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The Largest Crocodile in the World

Updated on February 10, 2018
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Rosie is a library media specialist. An avid reader and life-long learner, Rosie enjoys sharing her knowledge and expertise in many areas.

How Big Is the Largest Crocodile In the World?

According to, "Lolong is the largest crocodile in captivity. He is an Indo-Pacific or Saltwater crocodile (Crocodylus porosus) measured at 20 feet 3 inches (6.17 m), making him one of the largest crocodiles ever measured from snout-to-tail. Lolong was caught in a Bunawan creek in the province of Agusan del Sur in the Philippines on September 3, 2011. He is estimated to be at least 50 years old."

Even though Lolong is officially the largest crocodile in the world, a very close second is right here in the United States. According to the online Animal Encyclopedia, "The largest captive crocodile alive in the U.S. is located in South Carolina. In June 2002, Alligator Adventure introduced Utan, born in 1964 in Thailand. At 20 feet (6.1 m) long and weighing in at more than a ton, "Utan", the largest crocodile to ever be exhibited in the United States, made his new home in Myrtle Beach."

The head of Utan taken from one side of the enclosure.
The head of Utan taken from one side of the enclosure. | Source
Utan stretched out beside a canoe.
Utan stretched out beside a canoe. | Source
The tail of the Utan taken from the opposite side of the enclosure.
The tail of the Utan taken from the opposite side of the enclosure. | Source
Several large crocodiles being fed.
Several large crocodiles being fed. | Source

Where I Found the Largest Crocodile in the United States

It was painfully humid the day we saw him. The heat was inescapable in mid-July almost the entire day. In South Carolina, this was the way it was. So we went that day to see crocodiles. They were everywhere. And we saw him, the world's largest crocodile.

Barefoot Landing brought us to this place called Alligator Adventure. To get there, we walked on wooden bridges over large stretches of swampy, turtle-filled water. Once throught the gate, a Jurassic-Park type adventure awaited us.

Although no dinosaurs were present, hundreds of incredibly unusual alligators and crocodiles surrounded us. Some of them were massive in size, others were small, but still ominous. Their eyes followed you. They were from all over the world, placed in this lush, verdant, and beautiful man-made habitat.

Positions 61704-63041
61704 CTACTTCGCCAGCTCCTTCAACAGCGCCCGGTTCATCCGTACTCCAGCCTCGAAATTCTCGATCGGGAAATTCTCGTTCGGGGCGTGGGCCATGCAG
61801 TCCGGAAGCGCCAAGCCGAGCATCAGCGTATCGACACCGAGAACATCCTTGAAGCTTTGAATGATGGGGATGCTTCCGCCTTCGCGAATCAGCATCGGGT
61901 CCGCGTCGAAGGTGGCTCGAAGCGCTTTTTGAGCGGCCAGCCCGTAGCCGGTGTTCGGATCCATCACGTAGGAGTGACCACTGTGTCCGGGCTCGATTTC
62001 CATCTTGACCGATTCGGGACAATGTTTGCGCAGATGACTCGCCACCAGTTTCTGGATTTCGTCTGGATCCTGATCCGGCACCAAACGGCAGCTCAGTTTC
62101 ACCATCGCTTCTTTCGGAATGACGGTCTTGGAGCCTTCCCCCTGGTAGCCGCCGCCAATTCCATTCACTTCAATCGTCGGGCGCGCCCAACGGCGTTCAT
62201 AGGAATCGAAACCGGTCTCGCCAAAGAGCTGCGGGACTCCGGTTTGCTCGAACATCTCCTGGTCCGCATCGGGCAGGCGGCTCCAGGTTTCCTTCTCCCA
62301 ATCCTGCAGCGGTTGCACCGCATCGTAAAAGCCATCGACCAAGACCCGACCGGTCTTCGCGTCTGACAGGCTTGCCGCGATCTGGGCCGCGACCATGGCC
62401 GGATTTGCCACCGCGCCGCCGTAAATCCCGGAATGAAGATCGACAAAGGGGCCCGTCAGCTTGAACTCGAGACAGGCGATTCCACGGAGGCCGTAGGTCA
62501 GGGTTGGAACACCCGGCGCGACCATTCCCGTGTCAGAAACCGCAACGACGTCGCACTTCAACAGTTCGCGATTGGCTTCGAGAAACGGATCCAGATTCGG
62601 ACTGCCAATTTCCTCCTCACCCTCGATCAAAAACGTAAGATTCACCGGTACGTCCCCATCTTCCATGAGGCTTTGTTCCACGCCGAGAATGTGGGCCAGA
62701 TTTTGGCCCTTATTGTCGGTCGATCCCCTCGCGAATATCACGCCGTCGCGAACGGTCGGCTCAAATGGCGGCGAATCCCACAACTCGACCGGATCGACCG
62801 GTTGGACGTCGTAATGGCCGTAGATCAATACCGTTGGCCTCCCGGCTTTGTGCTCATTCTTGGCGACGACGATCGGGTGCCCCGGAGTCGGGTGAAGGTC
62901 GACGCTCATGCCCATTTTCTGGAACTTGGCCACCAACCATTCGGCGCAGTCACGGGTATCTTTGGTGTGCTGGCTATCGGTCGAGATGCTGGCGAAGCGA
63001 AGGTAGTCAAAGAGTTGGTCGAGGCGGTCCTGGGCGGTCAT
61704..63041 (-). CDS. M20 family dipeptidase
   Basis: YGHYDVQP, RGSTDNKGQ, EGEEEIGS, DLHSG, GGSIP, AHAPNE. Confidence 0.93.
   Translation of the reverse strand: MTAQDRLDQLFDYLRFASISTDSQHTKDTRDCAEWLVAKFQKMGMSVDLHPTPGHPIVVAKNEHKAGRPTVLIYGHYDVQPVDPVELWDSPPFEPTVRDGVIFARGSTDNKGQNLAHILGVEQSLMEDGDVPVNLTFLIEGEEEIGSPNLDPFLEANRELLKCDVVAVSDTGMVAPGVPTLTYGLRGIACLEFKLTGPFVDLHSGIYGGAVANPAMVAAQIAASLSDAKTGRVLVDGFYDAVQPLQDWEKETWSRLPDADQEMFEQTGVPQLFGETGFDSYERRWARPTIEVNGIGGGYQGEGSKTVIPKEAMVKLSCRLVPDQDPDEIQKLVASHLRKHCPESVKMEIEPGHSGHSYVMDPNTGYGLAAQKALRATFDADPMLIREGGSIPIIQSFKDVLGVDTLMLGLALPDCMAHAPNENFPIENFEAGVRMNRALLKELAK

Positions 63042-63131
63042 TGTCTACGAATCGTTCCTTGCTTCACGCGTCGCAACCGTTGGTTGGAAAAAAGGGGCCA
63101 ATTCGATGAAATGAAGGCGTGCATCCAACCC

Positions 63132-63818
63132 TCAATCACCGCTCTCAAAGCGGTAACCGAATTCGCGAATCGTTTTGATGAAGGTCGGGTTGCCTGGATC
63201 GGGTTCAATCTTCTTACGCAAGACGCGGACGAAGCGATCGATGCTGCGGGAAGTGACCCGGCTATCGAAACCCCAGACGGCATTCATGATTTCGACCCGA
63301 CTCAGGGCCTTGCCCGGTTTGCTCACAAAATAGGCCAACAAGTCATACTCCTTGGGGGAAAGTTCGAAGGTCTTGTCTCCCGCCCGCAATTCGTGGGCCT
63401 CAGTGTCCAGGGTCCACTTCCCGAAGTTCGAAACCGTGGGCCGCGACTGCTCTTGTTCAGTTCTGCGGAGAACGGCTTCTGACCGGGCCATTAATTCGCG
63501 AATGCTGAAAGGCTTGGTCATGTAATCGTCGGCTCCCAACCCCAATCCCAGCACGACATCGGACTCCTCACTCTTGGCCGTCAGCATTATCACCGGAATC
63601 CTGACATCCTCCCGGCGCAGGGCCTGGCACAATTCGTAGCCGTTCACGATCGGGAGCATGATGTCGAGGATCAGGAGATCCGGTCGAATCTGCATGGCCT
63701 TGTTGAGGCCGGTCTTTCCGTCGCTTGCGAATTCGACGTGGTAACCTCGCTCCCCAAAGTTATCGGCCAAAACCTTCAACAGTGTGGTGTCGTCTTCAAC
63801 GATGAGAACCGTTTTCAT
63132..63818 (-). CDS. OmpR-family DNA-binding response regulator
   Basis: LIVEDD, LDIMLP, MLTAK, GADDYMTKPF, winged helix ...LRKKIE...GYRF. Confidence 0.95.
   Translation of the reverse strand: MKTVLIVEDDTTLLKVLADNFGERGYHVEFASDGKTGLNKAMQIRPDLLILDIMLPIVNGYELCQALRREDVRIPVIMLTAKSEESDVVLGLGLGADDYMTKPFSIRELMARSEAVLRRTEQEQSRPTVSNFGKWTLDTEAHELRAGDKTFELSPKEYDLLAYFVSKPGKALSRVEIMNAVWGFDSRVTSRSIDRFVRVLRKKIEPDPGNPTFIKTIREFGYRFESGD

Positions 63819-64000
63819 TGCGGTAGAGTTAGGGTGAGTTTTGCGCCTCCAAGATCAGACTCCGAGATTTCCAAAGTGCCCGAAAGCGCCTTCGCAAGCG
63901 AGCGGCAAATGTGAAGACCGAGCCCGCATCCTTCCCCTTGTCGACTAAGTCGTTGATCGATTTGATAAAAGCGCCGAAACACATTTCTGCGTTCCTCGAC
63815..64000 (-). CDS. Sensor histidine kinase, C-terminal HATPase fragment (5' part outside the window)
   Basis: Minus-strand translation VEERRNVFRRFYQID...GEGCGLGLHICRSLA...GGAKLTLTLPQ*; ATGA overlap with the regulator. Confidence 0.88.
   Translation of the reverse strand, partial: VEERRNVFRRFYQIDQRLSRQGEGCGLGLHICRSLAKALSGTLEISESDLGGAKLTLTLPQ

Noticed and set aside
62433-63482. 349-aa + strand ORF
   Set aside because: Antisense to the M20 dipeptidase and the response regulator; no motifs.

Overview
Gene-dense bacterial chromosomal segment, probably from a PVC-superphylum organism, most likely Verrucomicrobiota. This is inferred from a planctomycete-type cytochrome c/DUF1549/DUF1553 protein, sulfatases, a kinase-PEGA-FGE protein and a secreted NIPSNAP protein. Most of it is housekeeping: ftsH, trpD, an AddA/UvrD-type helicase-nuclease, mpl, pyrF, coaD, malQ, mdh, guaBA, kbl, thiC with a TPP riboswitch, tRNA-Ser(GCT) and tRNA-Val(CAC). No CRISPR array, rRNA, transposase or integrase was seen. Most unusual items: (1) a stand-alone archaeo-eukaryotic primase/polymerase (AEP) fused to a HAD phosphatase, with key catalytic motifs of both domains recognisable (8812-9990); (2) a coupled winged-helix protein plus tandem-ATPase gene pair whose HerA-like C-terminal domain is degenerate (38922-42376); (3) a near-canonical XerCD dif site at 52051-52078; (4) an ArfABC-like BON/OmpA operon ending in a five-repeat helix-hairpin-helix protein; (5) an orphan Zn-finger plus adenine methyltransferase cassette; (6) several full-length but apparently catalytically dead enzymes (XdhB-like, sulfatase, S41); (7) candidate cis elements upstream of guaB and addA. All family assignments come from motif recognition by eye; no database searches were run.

We sat and sweated through the live animal show. The very knowledgeable presenter was dripping with sweat too as she taped a young alligator's mouth shut and brought him around for onlookers to touch. She explained why the turtles were able to sit on top of the crocodiles and get free rides without being harmed. The crocodiles were very well-fed.

We watched in amazement as enormous crocodiles flung their huge bodies out of the water to grab large parts of chickens from handlers. Their heads looked prehistoric.

As we continued through the park, we stumbled upon a huge enclosure unlike the others. This one had two chain link fences, one inside the other. And this enclosure had no openings, completely closing off any open spaces. What was in there, we were wondering as we approahed it. Then we saw him. He was laying next to a red canoe. Most of his body hidden by the murky water, led to an enormous tail that could be seen through a porition of the water where the light passed through. A sign hung nearby saying his name was UTAN - King of the Crocs.

Utan was quite impressive in size. He was at least a few feet longer than the canoe and incredibly thick. He was very still and hard to see through the enclosure. I would have liked to have seen him move about. I felt a bit sorry for him, stuck in a pen, when it seemed like he should be swimming in a large river somewhere, at his 54 years of age. Although I did not get to see Utan move, I did find a video showing Utan being fed. He is enormous-looking as he crawls slowly on land.


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